By Mic Lowther
This is a weird book. I really enjoyed it, but most people probably wouldn’t. (And I’m already excluding anyone reading this who doesn’t read hiking narratives.) This is the blow by blow account of a family thru-hiking the Appalachian Trail.
When? No one really knows. Most people say they did it in 1973. All of the books cited in the bibliography predate 1973 and while reading it, it is abundantly clear that their hike took place a long time ago.
Mic, his wife Jerri, and their 10-year-old daughter Kyra began the hike in Georgia in mid-March. There was no mention of Amicalola Falls or Park; I suspect the southern terminus was quite different in the 1970’s.
But beyond that, they wear JEANS every day. Through downpours and snow, they wear JEANS. Do not wear jeans on your hike please. They drink unfiltered water from streams, springs, rivers, and ponds. Do not drink unfiltered water from anywhere in the eastern US.
They spend an inordinate amount of time road-walking. Fortunately, the AT has done well to move off of the roads of the 70’s. They hitchhike all over (still doable), take buses to far-flung locales (nope), and get cabins and rooms for less than 10 bucks (LOL). They make fun of a guy who hikes with “two sticks like ski poles” and another hiker wearing gaiters.
Everyone hikes with two hiking poles now and many wear gaiters. Shout out to those two guys way ahead of their time.
But that stuff doesn’t distract from Lowther’s prose. I enjoy his writing style. I’m still not sure if I think it’s cool or not that the fact he and Jerri’s child is virtually ignored throughout the book. Okay, not ignored, as there are many stories involving Kyra, but… not enough for me. She was 10! The AT in the early 70’s was a much more rugged and remote trail than it is today! Their equipment was awful as compared with today!
And she did it! The author focuses way too much on his wife’s obsession with common plants of eastern hardwood forests. Jerri spent six months taking pictures of every single blooming plant seemingly thousands of times. Pre-digital!
That was the “conflict,” such as it was: Jerri’s dawdling vs. Mic’s pushing. He wanted to get to the end in Maine, she couldn’t have cared less. The book became a battle of “Hike Your Own Hikers” who couldn’t because they brought their little kid along. I found myself siding with Mic mostly here, and felt his pain when they had to flip-flop-flip to complete the trail.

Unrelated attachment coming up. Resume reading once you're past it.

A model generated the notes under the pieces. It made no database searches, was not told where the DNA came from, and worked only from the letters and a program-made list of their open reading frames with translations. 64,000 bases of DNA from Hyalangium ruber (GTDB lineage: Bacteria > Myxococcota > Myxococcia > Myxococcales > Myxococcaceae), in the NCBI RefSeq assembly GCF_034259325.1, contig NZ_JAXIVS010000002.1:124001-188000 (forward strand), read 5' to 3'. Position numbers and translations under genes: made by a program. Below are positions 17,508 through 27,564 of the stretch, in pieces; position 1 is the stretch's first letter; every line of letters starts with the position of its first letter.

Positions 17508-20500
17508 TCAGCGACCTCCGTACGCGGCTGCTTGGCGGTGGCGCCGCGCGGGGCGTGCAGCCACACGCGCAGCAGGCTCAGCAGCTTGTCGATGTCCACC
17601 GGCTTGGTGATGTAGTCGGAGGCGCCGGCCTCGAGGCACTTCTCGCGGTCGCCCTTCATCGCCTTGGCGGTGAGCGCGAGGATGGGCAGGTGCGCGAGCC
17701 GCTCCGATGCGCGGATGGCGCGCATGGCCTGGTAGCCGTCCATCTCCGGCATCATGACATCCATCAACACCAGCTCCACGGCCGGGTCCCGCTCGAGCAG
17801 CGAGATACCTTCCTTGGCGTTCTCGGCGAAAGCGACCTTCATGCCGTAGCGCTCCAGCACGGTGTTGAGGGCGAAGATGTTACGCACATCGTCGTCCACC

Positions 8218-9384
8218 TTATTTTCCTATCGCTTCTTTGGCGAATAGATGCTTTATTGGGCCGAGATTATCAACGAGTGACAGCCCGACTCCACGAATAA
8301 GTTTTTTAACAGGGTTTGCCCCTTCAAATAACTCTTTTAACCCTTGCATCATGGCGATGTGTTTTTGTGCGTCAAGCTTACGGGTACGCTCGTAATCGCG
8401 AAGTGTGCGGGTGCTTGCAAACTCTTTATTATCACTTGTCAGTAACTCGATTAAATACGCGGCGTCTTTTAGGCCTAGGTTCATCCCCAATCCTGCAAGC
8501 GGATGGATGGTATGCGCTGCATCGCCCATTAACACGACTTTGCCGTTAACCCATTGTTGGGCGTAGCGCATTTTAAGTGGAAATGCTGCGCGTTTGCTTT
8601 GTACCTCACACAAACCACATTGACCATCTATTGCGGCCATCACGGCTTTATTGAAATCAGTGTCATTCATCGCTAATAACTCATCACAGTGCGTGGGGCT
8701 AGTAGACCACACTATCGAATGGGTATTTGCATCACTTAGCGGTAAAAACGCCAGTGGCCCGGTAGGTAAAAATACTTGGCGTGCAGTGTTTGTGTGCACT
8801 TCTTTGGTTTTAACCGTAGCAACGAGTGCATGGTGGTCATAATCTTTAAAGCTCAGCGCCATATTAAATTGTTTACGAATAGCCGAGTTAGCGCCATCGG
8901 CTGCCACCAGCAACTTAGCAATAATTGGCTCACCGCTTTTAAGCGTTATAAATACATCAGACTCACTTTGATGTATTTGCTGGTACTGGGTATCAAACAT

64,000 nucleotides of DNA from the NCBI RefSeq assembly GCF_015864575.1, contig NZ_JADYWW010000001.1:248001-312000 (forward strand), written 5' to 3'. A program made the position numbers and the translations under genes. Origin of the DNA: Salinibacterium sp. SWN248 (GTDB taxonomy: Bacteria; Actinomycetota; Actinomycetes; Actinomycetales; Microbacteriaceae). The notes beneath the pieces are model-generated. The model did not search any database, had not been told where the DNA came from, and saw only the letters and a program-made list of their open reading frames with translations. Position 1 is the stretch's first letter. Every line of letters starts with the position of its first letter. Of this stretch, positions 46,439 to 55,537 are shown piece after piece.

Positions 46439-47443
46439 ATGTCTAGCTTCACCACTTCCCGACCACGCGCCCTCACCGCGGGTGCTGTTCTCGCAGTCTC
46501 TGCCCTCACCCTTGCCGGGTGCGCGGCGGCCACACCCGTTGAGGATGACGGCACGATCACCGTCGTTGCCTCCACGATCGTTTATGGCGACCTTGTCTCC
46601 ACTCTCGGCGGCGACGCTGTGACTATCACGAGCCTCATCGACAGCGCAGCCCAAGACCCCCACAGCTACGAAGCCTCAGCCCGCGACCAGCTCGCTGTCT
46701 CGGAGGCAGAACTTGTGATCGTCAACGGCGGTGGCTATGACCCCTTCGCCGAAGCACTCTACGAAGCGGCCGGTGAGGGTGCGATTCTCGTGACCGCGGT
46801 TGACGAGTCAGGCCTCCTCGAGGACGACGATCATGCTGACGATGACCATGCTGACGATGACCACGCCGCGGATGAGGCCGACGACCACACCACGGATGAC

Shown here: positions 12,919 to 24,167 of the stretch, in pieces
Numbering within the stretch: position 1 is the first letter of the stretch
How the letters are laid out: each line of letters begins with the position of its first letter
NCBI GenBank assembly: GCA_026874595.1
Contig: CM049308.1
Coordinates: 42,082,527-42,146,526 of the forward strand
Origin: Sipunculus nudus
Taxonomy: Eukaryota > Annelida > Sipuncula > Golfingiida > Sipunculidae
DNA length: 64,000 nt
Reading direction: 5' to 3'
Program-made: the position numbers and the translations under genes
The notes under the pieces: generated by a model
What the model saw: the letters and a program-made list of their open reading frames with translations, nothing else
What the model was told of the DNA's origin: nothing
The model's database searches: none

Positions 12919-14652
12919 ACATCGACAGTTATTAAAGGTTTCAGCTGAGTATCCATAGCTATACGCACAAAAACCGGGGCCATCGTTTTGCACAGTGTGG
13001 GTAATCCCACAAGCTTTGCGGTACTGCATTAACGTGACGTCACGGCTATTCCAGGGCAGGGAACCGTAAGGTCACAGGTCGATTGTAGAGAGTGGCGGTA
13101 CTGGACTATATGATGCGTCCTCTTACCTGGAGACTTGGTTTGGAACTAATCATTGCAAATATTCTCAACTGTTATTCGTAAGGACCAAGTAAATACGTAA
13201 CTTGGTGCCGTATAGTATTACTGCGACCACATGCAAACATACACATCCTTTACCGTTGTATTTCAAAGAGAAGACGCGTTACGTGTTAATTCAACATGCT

That is, Georgia to random cabin in Vermont, skip up to the White Mountains in New Hampshire through the Mahoosucs, skip up to Katahdin, hike south to the Mahoosucs, skip back down to the skipped miles in Vermont.
Flip-flopping is fairly common now, especially for slower hikers who may not get to Maine before snow. Even though Lowther wrote beautifully about how he “found his reason” on a random mountain in Vermont towards the end, it was clear to me how was bummed about finishing at Bromley Cabin in western Vermont.
The family began in snow and cold in Georgia, hiked through spring, summer, and fall, only to end with some snow in Vermont in October, 200 days later. Their average mileage was very low, but Jerri and Kyra meant for that to be the case.
And Mic dealt with it over 2,000 miles, 200 days, and 360 pages of his book. A book which anyone who likes hiking books will like. A book which he wrote for friends in the 70’s. He did nothing with it for two decades and it was published “for real” in 1990, and repubished in 2001. That’s a cool story.
Also cool? You can have this book! I happened to pick it up for free at Simsbury’s Storyteller’s Cottage in Simsbury while checking that place out for CTMQ. In the spirit of giving, and because I “completed” Granby the day after I finished the book, and because in doing so I walked past perhaps one of the most remote “Little Free Libraries” in the state.
And I encourage you to do so as well. At the dead-end of the eastern section of Broad Hill Road, off of Simsbury Road up near route 20 in Granby, just past the horse farm… there’s a lovely Little Free Library in the woods. I placed this book there on Saturday, July 21st. I can’t imagine many people hit up this free library. Go for it and let me know.